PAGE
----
Friday, December 6, 2013

Here Lies Bonita, UTK Pup

Before the summer began and Poggio Colla's excavation became my primary blogging topic, I was engaged in a mini-project about what I dubbed 'heirloom archaeology.' This referred to locally significant objects in a domestic structure inhabited for over 60 years by my family. When it came to the blog, I never quite made it inside the house, mostly focusing on historically interesting objects outside in the yard, such as plantsreligious images, and tools.

There is one class of items that I did not address, however, yet an emotional and archaeologically significant one: sixty years worth of pets. Most recently Tigger, after bravely falling in battle against stray dogs, joined his predecessors in the garden. My aunt and uncle's house is not unusual in this regard, and I recently came across an unexpected example here at UTK.

I should note first that it's only been in recent years that theorists have begun to reconsider the common divide between mortuary and domestic archaeology. While cemeteries were often separated out from living areas (the tombs located outside ancient city gates being illustrative examples), ever since Jericho bodies have been buried within houses. Indeed, sometimes they ARE houses. Kostis Kourelis, for example, conceptualized the Byzantine house as one constructed not just of harder architectural materials, but one built from the organic materials of flesh, bone, and burials.The living and the lost inhabit the same space in the archaeological record far more frequently than previously recognized.

I've been thinking about mortuary archaeology lately thanks to UTK's campus, which provides several examples of a rather thought-provoking nature. First, there's the Woodland-era Native American burial mound in the UT gardens, which might date back to the 7th c. CE. Then there is the Body Farm with its in-situ remains studied by students working in forensic anthropology, together with over 2,500 human skeletons stored under the football stadium in the anthro department.

And then there is the modern burial of that domestic pet next to the library, in what used to be the back garden of the Tyson family's home. The Neoclassical ('Colonial Classic') Tyson House is now part of the campus' office building collection. No Tysons live in it any longer and the six acres of their luxurious property, complete with a ballroom for their daughter's 1913 debut, has in the hundred years since its construction been swallowed up by the campus. That daughter Isabella had a puppy who, supposedly, her father brought home to her from a military stint in Puerto Rico. Named Bonita, the puppy would be lovingly interred in a back garden, much like pets today.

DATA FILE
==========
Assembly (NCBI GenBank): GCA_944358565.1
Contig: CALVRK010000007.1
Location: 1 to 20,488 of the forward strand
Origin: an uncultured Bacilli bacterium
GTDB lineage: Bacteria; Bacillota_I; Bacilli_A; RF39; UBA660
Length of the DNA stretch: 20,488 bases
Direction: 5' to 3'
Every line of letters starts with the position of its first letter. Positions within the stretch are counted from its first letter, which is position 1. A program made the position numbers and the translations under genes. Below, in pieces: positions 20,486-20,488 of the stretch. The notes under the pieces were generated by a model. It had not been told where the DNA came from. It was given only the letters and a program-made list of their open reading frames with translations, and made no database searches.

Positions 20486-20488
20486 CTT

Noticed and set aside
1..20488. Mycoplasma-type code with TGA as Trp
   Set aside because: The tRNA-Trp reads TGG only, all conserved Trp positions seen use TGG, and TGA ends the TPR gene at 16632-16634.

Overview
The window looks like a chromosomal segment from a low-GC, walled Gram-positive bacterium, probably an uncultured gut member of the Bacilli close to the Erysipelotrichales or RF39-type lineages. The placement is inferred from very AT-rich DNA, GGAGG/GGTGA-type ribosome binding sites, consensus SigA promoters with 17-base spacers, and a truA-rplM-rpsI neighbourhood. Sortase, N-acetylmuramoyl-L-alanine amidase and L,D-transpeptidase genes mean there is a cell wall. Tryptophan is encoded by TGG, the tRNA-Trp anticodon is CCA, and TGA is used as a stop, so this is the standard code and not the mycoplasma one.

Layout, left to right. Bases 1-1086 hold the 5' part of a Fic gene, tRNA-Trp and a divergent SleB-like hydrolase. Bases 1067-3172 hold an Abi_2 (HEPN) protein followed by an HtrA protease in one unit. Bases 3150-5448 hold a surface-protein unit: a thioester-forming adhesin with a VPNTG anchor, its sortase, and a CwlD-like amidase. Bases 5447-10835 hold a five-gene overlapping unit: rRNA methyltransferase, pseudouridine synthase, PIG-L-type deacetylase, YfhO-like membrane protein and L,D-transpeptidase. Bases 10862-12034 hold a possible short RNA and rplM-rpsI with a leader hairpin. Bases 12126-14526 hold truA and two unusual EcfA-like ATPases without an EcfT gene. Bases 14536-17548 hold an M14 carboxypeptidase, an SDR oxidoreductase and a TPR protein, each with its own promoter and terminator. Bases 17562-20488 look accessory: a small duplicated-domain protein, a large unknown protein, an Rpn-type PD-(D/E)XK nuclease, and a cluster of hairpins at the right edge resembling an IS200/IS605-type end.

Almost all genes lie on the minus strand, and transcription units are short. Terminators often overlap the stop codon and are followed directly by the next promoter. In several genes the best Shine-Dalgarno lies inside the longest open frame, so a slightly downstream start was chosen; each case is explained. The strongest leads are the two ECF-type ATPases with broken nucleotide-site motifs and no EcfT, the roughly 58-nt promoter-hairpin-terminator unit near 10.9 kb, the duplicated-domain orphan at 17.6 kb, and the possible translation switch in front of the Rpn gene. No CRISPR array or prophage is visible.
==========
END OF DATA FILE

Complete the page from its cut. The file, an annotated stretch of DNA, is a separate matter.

The former back garden with the back of the yellow Tyson House.

Little Bonita's grave would be attached to the deed when Isabella sold the house in the 30s, with the result that all future owners must leave it inviolate. My first thought on learning about little Bonita's spot was that it seems like a great comparative example for teachers covering ancient sanctuaries and abatons. The beautiful back garden of the Tyson home, where the city elite wandered at the beginning of the last century, is now a parking lot. A parking lot with this strange thing under a shady tree:

Here lies Bonita.

There's no inscription, there's no image, no marker with an Ode to Puppies, flowering bushes, red ferns, or other such clues as to what lies beneath. There is nothing whatsoever to indicate to the passing students that such an interesting (and rather touching) remnant of history rests here, on their path to Starbucks.

Just a boundary marker and a blank stone. I have to say its a bit strange to me that this is the case, especially at a university with a mascot that's a dog! If nothing else, it's certainly a reminder about memory, mortuary archaeology, and how easy it is to forget.

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